This book takes aim at the most prominent defect in public opinion literature-the gaping imbalance between methodological concerns and virtually everything else. This is both a reference book and an anthlogy. As a reference source, it documents the leading non-methodological issues in polling. As an anthology, the book brings together for the first time the definitive non-methodological literature in public opinion research. Its nine chapters and 38 articles feature brisk, lively writing by the leading scholars and thinkers in public opinion: Mervin Field, Lou Harris, Seymour Sudman, Michael Wheeler, Burns Roper, Kurt and Gladys Engle Lang, Irving Crespi, and Floyd Fowler. With a postscipt by the editor.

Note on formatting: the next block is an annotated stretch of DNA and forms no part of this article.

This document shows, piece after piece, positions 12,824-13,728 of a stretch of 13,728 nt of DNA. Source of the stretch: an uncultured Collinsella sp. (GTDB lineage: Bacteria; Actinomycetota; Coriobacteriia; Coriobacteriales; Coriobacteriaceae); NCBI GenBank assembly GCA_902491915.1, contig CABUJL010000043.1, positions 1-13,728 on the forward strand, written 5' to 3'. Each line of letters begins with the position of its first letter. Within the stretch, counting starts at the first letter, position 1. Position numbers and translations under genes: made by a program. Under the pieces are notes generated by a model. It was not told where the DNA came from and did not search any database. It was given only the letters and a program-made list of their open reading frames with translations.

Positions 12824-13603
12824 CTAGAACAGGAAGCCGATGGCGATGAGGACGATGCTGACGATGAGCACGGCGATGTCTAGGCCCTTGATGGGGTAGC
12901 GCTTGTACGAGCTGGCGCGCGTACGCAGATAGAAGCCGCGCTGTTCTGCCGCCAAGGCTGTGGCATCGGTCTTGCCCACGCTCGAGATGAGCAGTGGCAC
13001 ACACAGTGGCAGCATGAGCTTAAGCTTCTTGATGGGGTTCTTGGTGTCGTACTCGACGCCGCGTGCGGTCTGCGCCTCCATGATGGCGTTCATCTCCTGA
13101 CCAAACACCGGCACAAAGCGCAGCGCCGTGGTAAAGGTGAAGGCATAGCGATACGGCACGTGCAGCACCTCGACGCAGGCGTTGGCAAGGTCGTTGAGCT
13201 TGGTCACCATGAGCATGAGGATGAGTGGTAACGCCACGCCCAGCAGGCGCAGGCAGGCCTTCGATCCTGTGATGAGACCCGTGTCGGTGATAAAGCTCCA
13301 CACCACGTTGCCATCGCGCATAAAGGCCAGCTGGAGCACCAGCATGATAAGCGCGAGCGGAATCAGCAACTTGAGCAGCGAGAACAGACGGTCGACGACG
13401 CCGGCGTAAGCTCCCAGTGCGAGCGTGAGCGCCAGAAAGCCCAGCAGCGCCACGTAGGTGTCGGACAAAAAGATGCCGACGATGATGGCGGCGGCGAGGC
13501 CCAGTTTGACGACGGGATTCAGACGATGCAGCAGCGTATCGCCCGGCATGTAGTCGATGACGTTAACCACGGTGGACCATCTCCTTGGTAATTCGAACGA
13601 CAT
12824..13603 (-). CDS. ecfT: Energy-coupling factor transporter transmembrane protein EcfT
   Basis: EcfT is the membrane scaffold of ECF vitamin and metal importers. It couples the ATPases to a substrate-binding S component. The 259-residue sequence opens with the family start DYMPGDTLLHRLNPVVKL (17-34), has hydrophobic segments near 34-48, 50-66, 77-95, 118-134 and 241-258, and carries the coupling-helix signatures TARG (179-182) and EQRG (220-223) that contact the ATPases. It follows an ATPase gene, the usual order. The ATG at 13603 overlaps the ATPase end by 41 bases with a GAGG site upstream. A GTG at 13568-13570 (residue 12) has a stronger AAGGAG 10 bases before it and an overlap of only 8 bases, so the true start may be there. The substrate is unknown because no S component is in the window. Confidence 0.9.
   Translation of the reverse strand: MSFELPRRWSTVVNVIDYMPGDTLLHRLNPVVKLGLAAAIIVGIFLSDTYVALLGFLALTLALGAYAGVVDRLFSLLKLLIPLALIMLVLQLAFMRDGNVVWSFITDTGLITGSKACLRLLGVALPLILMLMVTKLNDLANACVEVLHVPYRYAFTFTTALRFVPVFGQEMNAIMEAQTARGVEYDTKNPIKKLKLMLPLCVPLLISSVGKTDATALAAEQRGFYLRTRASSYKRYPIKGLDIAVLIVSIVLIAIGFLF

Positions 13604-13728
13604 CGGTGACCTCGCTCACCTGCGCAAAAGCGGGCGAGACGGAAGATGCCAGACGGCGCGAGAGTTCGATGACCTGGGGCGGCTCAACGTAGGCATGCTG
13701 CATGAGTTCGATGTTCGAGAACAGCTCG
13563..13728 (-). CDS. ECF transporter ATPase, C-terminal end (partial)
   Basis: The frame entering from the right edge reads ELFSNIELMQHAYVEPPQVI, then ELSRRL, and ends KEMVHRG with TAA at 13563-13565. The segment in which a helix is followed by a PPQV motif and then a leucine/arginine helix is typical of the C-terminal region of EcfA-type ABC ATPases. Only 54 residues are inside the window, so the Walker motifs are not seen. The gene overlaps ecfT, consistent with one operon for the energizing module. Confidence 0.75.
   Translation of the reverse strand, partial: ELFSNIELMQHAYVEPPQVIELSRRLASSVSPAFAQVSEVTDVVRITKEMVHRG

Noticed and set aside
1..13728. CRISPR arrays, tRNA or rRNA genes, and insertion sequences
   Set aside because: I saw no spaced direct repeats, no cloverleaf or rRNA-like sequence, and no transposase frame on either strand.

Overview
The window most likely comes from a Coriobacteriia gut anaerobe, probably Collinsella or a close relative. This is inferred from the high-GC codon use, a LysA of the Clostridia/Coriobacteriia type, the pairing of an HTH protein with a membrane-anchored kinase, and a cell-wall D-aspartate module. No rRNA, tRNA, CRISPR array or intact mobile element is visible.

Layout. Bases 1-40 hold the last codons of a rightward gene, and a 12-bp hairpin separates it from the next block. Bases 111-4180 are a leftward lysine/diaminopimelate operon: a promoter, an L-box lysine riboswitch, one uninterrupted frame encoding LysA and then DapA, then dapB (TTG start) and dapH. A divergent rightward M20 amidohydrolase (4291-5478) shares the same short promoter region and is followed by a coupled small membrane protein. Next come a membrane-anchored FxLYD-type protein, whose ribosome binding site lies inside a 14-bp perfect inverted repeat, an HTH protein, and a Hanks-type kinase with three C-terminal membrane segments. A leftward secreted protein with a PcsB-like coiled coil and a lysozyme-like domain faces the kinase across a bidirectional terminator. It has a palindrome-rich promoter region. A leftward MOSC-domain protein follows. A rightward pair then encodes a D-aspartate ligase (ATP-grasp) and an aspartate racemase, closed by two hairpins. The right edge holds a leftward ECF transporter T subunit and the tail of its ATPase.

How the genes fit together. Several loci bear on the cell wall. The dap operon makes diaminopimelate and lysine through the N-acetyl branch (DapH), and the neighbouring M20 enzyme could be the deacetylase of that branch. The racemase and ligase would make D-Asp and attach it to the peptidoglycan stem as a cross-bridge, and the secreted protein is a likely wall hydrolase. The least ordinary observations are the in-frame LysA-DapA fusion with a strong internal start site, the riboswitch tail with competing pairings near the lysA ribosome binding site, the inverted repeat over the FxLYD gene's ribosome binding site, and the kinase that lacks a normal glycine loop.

Michael L. Young, Ph.D., Professor of Politics and Public Affairs and Associate Director, Institute of Local and Regional Affairs, Penn State University, Harrisburg, is active as a pollster and media analyst. He has made hundreds of on-air radio and television appearances to discuss politics and public affairs. His commentary and analysis have appeaared in such newspapers as The New York Times, The Chicago Tribune, The Los Angeles Times, The Boston Herald, and USA Today. His first book, The American Dictionary of Campaigns and Elections (1987), is a widely-used reference on American politics.